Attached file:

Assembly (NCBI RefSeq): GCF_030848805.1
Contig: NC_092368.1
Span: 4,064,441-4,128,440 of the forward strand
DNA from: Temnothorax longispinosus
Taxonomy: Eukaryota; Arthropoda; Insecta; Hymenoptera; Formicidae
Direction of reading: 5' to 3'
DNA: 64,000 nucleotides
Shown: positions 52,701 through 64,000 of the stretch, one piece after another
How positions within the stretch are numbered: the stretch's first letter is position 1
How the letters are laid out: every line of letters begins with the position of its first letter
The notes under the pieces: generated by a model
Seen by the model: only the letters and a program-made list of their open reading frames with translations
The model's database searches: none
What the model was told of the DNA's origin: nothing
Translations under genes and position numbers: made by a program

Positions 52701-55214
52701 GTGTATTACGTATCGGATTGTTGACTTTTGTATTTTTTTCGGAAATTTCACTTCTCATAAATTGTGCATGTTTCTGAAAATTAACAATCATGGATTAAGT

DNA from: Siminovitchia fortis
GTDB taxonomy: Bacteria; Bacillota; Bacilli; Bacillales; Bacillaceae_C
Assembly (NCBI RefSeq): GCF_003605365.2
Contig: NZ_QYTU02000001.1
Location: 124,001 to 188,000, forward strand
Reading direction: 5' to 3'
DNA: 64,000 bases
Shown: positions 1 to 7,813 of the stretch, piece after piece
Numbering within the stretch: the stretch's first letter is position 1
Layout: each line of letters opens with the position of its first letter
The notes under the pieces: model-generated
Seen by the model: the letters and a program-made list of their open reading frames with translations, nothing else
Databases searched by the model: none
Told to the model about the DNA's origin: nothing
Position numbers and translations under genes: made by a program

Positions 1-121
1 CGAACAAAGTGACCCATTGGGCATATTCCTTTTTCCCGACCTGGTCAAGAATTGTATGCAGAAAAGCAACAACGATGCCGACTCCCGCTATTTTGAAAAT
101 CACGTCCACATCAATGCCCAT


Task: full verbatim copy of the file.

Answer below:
Assembly (NCBI RefSeq): GCF_030848805.1
Contig: NC_092368.1
Span: 4,064,441-4,128,440 of the forward strand
DNA from: Temnothorax longispinosus
Taxonomy: Eukaryota; Arthropoda; Insecta; Hymenoptera; Formicidae
Direction of reading: 5' to 3'
DNA: 64,000 nucleotides
Shown: positions 52,701 through 64,000 of the stretch, one piece after another
How positions within the stretch are numbered: the stretch's first letter is position 1
How the letters are laid out: every line of letters begins with the position of its first letter
The notes under the pieces: generated by a model
Seen by the model: only the letters and a program-made list of their open reading frames with translations
The model's database searches: none
What the model was told of the DNA's origin: nothing
Translations under genes and position numbers: made by a program

Positions 52701-55214
52701 GTGTATTACGTATCGGATTGTTGACTTTTGTATTTTTTTCGGAAATTTCACTTCTCATAAATTGTGCATGTTTCTGAAAATTAACAATCATGGATTAAGT

DNA from: Siminovitchia fortis
GTDB taxonomy: Bacteria; Bacillota; Bacilli; Bacillales; Bacillaceae_C
Assembly (NCBI RefSeq): GCF_003605365.2
Contig: NZ_QYTU02000001.1
Location: 124,001 to 188,000, forward strand
Reading direction: 5' to 3'
DNA: 64,000 bases
Shown: positions 1 to 7,813 of the stretch, piece after piece
Numbering within the stretch: the stretch's first letter is position 1
Layout: each line of letters opens with the position of its first letter
The notes under the pieces: model-generated
Seen by the model: the letters and a program-made list of their open reading frames with translations, nothing else
Databases searched by the model: none
Told to the model about the DNA's origin: nothing
Position numbers and translations under genes: made by a program

Positions 1-121
1 CGAACAAAGTGACCCATTGGGCATATTCCTTTTTCCCGACCTGGTCAAGAATTGTATGCAGAAAAGCAACAACGATGCCGACTCCCGCTATTTTGAAAAT
101 CACGTCCACATCAATGCCCAT